Category Archives: Comcast

Nielsen meets with big clients to discuss TV and Internet measurement solution

Nielsen Co. has wrapped an important meeting with 80 clients from companies that included CBS, NBC, ABC, Microsoft, Time Warner, Comcast and Hulu where the topic was how best to move ahead with developing a single-source system that will measure both television and Internet media consumption in the home.

The push from some clients is to get such a system up and running by late 2010. Nielsen has been pushing for the middle of 2011. Putting the squeeze on to move up the timeline are cable giants Comcast and Time Warner Cable, according to a person at the meeting. Both are pushing new online viewing services and have lined up several major cable networks to provide content.

Currently, Nielsen has people meters in about 18,000 homes. It’s those meters that provide the ratings responsible for billions of dollars’ worth of ad sales. As more and more people start to watch content online on sites such as Hulu or YouTube, content providers and distributors want solid numbers to sell advertising. Nielsen has been testing measuring for both TV and Internet viewing in about 395 homes. Nielsen measures online usage in a separate sample that tracks about 200,000 people. If you are wondering, like I was, why the Internet sample is so big, that’s because while Nielsen only tracks about 100 channels, it follows 20,000 websites.

There was a “broad agreement” of adding Internet measurement in the households that already have people meters,” said Sara Erichson, Nielsen’s president of Media Client Services, who ran the get-together at the Harvard Club in midtown Manhattan.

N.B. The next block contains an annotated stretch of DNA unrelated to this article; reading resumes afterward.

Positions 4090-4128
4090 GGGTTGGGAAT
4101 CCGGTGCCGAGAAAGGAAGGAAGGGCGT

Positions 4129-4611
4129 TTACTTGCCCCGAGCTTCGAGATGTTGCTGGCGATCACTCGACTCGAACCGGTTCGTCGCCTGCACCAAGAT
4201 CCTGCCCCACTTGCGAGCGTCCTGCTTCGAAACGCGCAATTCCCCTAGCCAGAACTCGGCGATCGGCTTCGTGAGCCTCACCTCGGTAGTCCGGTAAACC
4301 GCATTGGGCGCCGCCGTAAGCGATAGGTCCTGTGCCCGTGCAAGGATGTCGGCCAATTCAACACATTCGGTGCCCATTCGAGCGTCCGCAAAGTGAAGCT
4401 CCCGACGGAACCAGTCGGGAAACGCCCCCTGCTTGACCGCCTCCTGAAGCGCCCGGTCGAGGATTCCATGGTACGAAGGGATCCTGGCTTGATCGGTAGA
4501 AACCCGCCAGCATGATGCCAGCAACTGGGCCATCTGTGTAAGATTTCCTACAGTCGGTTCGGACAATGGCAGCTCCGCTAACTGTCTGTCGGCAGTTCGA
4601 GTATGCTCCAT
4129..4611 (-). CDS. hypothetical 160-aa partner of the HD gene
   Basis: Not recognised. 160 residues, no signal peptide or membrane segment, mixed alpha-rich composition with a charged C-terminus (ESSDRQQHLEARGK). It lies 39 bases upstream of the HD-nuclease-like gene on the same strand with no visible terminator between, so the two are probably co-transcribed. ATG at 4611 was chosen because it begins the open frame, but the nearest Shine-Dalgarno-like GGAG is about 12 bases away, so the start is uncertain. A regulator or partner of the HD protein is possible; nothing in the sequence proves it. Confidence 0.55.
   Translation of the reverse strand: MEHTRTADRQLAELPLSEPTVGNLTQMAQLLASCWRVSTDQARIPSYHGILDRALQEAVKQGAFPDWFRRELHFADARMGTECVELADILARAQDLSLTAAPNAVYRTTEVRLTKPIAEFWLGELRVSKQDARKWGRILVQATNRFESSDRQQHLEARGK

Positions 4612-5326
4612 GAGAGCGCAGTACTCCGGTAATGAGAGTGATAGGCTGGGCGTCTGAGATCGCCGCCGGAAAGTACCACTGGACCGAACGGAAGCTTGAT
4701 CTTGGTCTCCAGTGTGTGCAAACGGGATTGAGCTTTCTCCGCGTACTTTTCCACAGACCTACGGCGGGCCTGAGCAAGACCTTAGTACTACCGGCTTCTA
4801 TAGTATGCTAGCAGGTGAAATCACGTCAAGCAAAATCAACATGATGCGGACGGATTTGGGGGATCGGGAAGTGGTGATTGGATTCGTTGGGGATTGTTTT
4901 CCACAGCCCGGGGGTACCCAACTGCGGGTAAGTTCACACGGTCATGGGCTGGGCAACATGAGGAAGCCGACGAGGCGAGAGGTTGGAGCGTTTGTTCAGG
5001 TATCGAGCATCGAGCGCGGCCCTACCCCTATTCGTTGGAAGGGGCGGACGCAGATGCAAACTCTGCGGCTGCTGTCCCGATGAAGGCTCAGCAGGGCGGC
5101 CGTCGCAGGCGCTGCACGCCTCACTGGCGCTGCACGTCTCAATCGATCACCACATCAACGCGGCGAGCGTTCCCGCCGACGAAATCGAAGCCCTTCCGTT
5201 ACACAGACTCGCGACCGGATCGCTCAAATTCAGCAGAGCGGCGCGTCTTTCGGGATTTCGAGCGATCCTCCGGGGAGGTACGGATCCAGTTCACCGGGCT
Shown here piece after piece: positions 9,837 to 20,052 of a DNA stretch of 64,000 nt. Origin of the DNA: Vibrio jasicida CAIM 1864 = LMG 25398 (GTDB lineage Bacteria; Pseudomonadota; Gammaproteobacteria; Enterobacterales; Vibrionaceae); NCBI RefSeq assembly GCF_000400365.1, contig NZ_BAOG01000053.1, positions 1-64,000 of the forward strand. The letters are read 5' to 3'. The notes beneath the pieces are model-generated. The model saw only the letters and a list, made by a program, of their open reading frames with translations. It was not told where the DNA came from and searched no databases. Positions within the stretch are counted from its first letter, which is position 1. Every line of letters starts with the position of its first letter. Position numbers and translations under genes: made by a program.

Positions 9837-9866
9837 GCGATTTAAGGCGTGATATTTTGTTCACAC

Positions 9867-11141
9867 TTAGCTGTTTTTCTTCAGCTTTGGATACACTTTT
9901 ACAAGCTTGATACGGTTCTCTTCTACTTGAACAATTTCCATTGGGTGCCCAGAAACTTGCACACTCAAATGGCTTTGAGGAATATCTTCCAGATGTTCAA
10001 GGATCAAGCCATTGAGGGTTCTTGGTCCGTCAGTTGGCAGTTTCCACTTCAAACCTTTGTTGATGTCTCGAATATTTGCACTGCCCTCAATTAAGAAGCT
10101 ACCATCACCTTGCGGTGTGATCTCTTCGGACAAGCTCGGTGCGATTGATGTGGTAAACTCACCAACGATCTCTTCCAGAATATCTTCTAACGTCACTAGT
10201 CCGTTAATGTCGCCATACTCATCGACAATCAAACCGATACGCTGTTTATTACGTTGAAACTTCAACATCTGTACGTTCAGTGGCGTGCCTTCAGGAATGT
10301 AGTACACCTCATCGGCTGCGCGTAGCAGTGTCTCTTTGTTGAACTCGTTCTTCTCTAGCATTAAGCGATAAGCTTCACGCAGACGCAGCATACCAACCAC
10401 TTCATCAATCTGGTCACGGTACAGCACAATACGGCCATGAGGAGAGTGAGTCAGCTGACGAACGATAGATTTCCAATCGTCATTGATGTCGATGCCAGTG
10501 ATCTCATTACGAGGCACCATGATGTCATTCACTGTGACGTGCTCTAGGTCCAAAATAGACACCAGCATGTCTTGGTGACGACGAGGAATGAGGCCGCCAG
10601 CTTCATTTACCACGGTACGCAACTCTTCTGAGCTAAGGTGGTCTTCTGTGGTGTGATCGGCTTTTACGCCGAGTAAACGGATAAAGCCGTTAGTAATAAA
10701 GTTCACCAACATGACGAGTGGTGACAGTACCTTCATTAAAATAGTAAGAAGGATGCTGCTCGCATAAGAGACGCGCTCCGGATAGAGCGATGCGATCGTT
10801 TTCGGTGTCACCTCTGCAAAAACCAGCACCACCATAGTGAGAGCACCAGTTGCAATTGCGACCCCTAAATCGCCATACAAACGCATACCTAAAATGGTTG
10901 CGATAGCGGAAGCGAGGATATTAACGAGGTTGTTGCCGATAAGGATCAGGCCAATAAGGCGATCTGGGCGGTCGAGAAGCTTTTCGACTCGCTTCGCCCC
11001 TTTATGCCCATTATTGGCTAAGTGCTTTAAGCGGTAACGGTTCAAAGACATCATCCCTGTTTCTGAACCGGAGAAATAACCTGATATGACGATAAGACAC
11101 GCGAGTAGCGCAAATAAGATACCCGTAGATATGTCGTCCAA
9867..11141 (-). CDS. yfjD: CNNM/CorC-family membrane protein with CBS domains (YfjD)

The challenge, Erichson said, is finding homes that will allow for both the people meter and the software that goes inside the computer to measure Web watching.

“Tens of billions of dollars are transacted off of these numbers; we want to make sure that by asking people to do both, you don’t have fewer people saying yes,” she said. “Can we do it faster without negatively impacting quality” is the issue, she added

Magazines seek clever social media ‘community’ route to market – create an online virtual kiosk

Time Inc is gathering U.S. magazine publishers to start a jointly run digital newsstand next year that would deliver their titles to mobile devices like increasingly popular electronic book readers.

Time Warner is leading the effort, and has approached other big U.S. magazine publishers including Conde Nast and Hearst Corp, a source with knowledge of the joint venture but no authorization to speak about it told Reuters.